Now, University of Michigan research finds that technology-delivered dating aggression is associated with the environment in which some youth are growing up, and with the likelihood that these behaviors will lead to physical dating violence. It goes beyond cyber aggression, which usually takes place online, to include harassing phone calls and texts. Not everyone who committed TDA also perpetrated physical violence, but nearly everyone who perpetrated physical violence also committed TDA. More research is needed to better understand this association.
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Theme: "Dust Tracks on a Road" - Express Essay.
Out of your league? Study shows most online daters seek significantly more desirable mates even though the chances of getting a response are lower. Researchers at the University of Michigan and the Santa Fe Institute showed that leagues do emerge in online dating networks, in the form of a hierarchy of desirability. The researchers applied the algorithm to anonymized data from users of a dating website in four major U. The study is the first large-scale analysis to focus on hierarchies of desirability in online dating data.
Adventures in the Novel On The Road
Like biological fat reserves store energy in animals, a new rechargeable zinc battery integrates into the structure of a robot to provide much more energy, a team led by the University of Michigan has shown. Learn more about this research. A new analysis of thousands of native and nonnative Michigan bees shows that the most diverse bee communities have the lowest levels of three common viral pathogens. U-M researchers netted and trapped more than 4, bees from 60 species.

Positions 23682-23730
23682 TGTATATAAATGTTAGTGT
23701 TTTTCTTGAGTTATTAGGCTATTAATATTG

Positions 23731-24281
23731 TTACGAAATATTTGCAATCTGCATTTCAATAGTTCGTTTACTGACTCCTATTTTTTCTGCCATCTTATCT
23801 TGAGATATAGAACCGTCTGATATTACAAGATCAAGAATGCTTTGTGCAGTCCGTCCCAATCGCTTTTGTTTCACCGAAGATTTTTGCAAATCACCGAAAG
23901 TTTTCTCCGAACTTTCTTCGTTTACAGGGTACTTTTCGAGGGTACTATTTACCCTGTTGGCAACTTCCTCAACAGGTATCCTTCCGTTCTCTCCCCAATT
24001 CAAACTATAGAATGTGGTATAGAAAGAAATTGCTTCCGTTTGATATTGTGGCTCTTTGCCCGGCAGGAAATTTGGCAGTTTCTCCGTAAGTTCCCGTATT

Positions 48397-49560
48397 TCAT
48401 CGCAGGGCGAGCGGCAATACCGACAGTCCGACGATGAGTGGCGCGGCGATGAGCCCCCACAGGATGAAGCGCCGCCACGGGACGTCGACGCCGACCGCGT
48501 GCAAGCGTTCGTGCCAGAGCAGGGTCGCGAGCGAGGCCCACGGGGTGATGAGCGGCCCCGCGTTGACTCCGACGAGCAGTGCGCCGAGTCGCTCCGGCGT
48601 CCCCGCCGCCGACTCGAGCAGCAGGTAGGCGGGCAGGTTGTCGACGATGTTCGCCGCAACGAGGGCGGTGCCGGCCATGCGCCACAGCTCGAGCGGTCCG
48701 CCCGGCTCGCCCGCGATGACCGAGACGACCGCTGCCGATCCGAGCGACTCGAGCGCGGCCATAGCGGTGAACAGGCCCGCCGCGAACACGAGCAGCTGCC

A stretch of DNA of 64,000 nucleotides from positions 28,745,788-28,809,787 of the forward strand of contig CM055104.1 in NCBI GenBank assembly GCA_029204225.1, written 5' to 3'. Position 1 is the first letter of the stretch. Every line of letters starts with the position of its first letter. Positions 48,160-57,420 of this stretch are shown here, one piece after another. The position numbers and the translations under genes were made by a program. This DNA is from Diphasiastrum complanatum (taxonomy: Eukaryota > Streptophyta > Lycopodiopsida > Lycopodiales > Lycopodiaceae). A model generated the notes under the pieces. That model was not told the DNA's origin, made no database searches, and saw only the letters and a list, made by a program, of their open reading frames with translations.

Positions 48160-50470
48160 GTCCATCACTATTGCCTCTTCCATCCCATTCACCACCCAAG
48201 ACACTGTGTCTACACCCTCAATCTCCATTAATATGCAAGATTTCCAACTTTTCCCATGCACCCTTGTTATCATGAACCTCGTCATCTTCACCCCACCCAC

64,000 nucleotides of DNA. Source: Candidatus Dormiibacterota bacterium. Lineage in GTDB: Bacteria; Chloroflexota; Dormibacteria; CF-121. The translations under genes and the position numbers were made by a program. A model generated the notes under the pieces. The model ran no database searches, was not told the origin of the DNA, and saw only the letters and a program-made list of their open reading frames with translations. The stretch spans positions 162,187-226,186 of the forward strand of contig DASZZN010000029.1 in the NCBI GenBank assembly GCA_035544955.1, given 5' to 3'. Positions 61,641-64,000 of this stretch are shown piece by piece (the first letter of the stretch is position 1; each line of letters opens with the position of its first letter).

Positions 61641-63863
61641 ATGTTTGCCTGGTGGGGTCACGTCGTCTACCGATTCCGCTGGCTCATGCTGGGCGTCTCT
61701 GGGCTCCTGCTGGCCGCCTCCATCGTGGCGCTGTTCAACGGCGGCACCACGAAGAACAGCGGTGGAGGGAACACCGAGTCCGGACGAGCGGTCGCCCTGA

About a third of all people who were single at some point in the last 10 years have used dating websites, and a quarter of those have married or entered long-term relationships. Fred Feinberg, U-M professor of marketing and statistics, joined Elizabeth Bruch, U-M professor of sociology and complex systems, and Kee Yeun Lee of Hong Kong Polytechnic University to dig through user data from a dating website to reveal what people actually do — not what they say they do — when it comes to romance. Feinberg, Bruch, and Lee examined the millions of choices website users made over a period of time — how they search and screen, where they click, and to whom they write although names and other identifying information of the users were hidden. Their framework is flexible and represents the multiple stages of decision-making, with different rules at different stages, and different criteria for browsing versus writing.